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(Reuters, RFE/RL's Armenian service/Gayane Danielian) - The world's oldest leather shoe, 1,000 years older than the Great Pyramid of Giza in Egypt and 400 years older than Stonehenge in Britain, has been found perfectly preserved in a cave in Armenia.

The 5,500-year-old shoe was discovered by a team of international archaeologists, who reported details of their finding on Wednesday. It is made of a single piece of cow-hide leather, had laces, and was shaped to fit the wearer's foot.

It is 24.5 cm long, 7.6 cm to 10 cm wide, and dates back to around 3,500 BC, an era known as the Chalcolithic period, or Copper Age, when humans are believed to have invented the wheel, domesticated horses and produced other innovations.

The shoe was found in 2008 by Diana Zardaryan, a doctoral student at the Institute of Archaeology and Ethnography at the Armenian National Academy of Sciences, in a pit that also included a broken pot and sheep's horns. “I was amazed to find that even the shoe-laces were preserved,” she said in the report of the find, which was published in the Public Library of Science journal PLoS One.

Pavel Avetisian, the institute director, described the find as “unique.” “Usually leather does not survive in soil,” he told RFE/RL’s Armenian service on Thursday. “Exceptional conditions are need for the preservation of buried leather items.”

Scientists in radiocarbon laboratories in California and in Oxford, England, have been working since 2008 to try to put an accurate date on the shoe. “We have had dozens of tests at the world’s leading laboratories to make sure that we don’t spread any unverified information to the world,” said Avetisian.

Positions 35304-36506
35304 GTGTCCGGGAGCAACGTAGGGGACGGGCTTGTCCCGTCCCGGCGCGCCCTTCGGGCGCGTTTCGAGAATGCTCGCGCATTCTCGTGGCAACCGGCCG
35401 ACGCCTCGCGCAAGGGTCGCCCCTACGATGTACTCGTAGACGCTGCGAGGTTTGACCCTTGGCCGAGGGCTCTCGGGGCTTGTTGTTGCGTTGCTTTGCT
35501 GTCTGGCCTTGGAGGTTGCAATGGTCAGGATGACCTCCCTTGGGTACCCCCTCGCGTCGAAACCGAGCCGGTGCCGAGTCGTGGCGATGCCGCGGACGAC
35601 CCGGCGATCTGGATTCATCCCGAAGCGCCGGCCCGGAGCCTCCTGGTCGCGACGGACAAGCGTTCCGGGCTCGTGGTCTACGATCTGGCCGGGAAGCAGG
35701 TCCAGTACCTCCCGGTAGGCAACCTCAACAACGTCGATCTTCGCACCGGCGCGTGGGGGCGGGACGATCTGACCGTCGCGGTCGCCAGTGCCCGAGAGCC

The oldest known footwear in the world are sandals thought to be around 2,500 years older than the Armenian leather shoe. They were found in a cave in Missouri in the United States.

“It is not known whether the shoe belonged to a man or woman,” said Ron Pinhasi of University College Cork in Ireland, who has led the team of Armenian, Irish and U.S. researchers working in the cave since 2007. He said while it was small, matching a modern-day European size 37 or U.S. size 7, the shoe “could well have fitted a man from that era.”

The cave where the discovery was made is in Armenia’s southeastern Vayots Dzor province. Pinhasi said the stable, cool and dry conditions in the cave meant the various objects found there were very well preserved. Avetisian likewise attributed that to “the climate inside the cave.”

The team said preservation was also helped by the fact that the floor of the cave was covered by a thick layer of sheep dung which acted as a solid seal over the objects, keeping them safe for several millennia.

Other finds included large ceramic containers, many of which held wheat, barley, apricots and other edible plants, as well as skulls of three adolescents with what Avetisian described as brain remnants.

“Clay vessels found there are such that we presume they had also distilled wine there,” said Armenia’s top archaeologist. “If ongoing laboratory tests confirm that as well, it will mean we have found the world’s oldest wine-making facility.”

“It’s sort of a Pompeii moment, except without the burning,” Mitchell Rothman, an anthropologist and Chalcolithic expert at Widener University who is not involved in the expedition, told “The New York Times.” “The shoe is really cool, and it’s certainly something that highlights the unbelievable kinds of discoveries at this site.”

“The larger importance, though, is where the site itself becomes significant. You have the transition really into the modern world, the precursor to the kings and queens and bureaucrats and pretty much the whole nine yards,” Rothman said.

The paper also quoted Adam Smith, another American anthropologist who has done separate research in the cave, as saying: “It’s an embarrassment of riches because the preservation is so remarkable.”

According to Avetisian, the U.S. and Irish researchers will return to Armenia this week to continue exploring the cave designated Areni-1. He said the Armenian side also needs their expertise and advice on how to preserve the shoe at the National History Museum in Yerevan, where it is due to be put on permanent display.

“When we unearthed the shoe, it was very soft and flexible,” explained Avetisian. “But we can now feel that it is slowly hardening. American specialists are now working on that problem, and some time later they will tell us how to preserve it and in what conditions.”

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